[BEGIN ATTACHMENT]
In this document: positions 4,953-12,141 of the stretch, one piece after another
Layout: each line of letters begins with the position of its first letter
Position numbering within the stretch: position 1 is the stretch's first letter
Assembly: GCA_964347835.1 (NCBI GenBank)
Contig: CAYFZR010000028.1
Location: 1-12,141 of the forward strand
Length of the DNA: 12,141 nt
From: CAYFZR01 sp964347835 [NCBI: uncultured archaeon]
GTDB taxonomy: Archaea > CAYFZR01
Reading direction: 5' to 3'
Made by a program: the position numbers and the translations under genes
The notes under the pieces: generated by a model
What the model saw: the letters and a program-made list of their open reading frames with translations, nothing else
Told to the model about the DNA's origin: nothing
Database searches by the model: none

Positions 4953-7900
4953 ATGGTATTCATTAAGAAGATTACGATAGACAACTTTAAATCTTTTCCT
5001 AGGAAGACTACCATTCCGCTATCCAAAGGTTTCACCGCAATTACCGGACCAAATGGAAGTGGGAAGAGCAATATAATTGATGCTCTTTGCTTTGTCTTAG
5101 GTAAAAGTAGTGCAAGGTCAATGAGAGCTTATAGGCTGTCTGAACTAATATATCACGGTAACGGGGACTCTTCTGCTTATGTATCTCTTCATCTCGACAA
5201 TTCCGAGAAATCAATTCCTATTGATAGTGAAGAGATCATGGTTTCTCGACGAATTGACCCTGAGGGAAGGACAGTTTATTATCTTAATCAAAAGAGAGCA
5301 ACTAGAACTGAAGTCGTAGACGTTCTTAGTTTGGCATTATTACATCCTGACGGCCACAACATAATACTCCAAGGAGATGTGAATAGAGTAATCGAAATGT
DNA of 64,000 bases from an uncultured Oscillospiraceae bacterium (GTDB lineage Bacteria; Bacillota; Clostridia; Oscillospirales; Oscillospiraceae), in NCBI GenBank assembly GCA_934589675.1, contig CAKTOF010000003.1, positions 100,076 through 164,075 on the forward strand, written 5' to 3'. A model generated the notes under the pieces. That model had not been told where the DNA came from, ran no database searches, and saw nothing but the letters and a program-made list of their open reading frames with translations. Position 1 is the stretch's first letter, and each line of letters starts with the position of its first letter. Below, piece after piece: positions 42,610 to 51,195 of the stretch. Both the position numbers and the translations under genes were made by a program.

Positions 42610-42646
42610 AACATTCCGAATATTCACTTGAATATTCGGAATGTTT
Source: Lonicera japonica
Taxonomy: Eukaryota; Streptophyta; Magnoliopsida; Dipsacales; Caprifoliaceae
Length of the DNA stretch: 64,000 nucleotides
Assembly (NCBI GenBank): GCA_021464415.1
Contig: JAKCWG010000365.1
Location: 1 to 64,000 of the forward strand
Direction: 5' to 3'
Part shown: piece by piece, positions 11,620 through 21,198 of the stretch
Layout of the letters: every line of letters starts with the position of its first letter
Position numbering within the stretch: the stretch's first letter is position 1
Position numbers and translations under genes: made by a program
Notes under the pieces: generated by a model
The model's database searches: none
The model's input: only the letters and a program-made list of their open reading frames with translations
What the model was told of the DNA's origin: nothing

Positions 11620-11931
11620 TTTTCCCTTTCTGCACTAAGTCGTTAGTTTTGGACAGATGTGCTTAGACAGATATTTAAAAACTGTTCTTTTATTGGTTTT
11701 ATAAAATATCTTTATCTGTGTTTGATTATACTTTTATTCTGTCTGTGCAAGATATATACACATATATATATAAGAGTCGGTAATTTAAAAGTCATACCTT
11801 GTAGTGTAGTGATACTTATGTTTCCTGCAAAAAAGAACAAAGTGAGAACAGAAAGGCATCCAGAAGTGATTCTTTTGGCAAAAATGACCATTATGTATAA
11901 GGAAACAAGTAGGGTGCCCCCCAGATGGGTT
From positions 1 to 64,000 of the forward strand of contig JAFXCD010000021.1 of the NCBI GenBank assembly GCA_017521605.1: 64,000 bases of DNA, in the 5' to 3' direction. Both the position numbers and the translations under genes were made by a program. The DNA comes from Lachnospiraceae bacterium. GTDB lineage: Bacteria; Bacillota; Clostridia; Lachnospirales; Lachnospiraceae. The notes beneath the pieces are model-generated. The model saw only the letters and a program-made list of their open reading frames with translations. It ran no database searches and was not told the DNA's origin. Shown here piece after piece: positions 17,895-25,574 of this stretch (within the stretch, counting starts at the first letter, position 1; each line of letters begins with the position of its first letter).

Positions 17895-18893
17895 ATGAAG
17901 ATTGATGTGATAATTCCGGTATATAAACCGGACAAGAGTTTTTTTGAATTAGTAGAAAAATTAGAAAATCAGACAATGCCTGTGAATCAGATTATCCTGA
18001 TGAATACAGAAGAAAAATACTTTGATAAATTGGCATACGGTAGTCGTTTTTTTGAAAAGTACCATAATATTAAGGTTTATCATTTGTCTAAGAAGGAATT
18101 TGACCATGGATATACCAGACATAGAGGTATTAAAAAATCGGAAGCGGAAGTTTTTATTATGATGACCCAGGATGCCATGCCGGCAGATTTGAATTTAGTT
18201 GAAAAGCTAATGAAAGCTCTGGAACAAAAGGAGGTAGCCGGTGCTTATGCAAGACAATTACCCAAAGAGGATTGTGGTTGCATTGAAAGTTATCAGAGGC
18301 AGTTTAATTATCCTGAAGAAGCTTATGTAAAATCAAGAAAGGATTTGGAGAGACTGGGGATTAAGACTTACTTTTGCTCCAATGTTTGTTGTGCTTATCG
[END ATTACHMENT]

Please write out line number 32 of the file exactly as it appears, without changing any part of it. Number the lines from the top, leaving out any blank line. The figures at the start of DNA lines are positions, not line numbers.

Part shown: piece by piece, positions 11,620 through 21,198 of the stretch